© Margaret Sloan 2012
I’ve been working with this bit of text quite a bit. The letters are Hebrew, but the words are Yiddish. In Yiddish, you would say (please forgive any mistakes in my transliteration): Dos kleine harts nemt arum di groise velt.
It means, loosely, small hearts hold the whole world.
I think it’s a good thing to post on this first day of Rosh Hashanah. In case you don’t know, that’s the high Jewish holiday when the gates of heaven open and you’ve got ten days to make or break your chance to get into the the book of life for another year.
I won’t misrepresent myself here. I am not Jewish; I’m an angry-at-G*d, disenchanted, fallen-by-the-wayside Christian. I don’t attend church, but I do attend High Holy day services with my fiddler. It makes him happy, and, truth be told, it makes me happy.
The way I understand the services I attend, we are supposed to come humbly to G*d and repent of all the bad things we’ve done the last year. But not only that; to deserve our inscriptions in the book of life, we are supposed to be nice to others (and the congregation where we attend includes the earth in the recipients to our niceness, something I can get behind wholeheartedly).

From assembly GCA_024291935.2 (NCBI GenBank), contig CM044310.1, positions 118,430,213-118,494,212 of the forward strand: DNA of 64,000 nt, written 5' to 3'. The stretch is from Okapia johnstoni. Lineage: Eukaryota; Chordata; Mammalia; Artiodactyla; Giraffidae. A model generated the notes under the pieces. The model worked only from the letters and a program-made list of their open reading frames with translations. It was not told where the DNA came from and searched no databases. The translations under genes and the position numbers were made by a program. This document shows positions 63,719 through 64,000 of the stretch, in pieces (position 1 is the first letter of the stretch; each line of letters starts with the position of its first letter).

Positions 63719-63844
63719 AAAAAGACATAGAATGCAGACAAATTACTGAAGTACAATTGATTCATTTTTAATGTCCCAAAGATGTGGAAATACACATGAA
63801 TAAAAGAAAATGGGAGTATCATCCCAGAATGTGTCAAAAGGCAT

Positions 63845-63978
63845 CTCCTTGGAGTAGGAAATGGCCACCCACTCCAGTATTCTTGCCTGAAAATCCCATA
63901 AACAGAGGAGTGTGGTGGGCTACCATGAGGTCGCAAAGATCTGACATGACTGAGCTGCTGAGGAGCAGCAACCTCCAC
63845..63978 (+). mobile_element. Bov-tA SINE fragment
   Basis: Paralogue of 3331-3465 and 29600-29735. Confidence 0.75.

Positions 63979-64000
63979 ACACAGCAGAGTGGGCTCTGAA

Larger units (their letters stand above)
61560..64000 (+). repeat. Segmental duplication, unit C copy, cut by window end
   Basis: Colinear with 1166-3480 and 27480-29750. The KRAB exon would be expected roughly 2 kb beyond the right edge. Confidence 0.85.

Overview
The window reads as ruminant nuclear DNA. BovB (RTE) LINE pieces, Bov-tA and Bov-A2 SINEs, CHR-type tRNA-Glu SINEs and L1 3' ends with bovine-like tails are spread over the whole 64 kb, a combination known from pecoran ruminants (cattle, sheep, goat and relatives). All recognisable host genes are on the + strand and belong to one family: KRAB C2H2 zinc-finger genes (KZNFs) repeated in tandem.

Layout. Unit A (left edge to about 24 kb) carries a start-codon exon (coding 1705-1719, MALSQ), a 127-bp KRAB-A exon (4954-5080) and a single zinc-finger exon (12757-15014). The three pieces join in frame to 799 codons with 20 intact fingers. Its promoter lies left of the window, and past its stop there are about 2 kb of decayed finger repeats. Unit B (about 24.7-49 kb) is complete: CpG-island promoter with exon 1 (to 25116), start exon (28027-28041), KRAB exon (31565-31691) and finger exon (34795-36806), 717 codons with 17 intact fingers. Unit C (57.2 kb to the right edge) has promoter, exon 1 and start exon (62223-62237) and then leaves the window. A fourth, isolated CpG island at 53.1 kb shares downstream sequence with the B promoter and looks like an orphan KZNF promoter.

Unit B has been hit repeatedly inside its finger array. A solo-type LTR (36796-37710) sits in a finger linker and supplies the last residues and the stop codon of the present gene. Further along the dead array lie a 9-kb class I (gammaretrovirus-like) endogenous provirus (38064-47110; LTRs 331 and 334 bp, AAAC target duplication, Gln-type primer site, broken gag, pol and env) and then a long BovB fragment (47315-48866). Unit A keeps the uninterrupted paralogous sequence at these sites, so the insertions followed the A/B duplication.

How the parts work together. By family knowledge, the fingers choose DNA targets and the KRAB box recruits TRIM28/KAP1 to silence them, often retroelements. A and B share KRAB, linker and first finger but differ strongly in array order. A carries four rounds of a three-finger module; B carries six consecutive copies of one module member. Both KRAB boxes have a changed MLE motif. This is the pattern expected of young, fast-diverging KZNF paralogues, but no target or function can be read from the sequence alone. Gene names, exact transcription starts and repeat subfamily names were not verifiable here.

I honestly don’t know if I believe there’s a Big K*huna in heaven scribbling in a book of life, but I do think the world could use a big dose of niceness about now. I hope that in our small hearts we can cradle the world and help heal it of the anger and hate and meanness that hurts us all.
L’shanah tovah, all.
- Beginner’s Guide to the High Holy Days (coffeeshoprabbi.com)
- What Yiddish and Edith Wharton Taught Me About the Value of Print Books (pamelahegarty.com)
- 1000 Mitzvah Project (http://1000mitzvahs.org/blog/)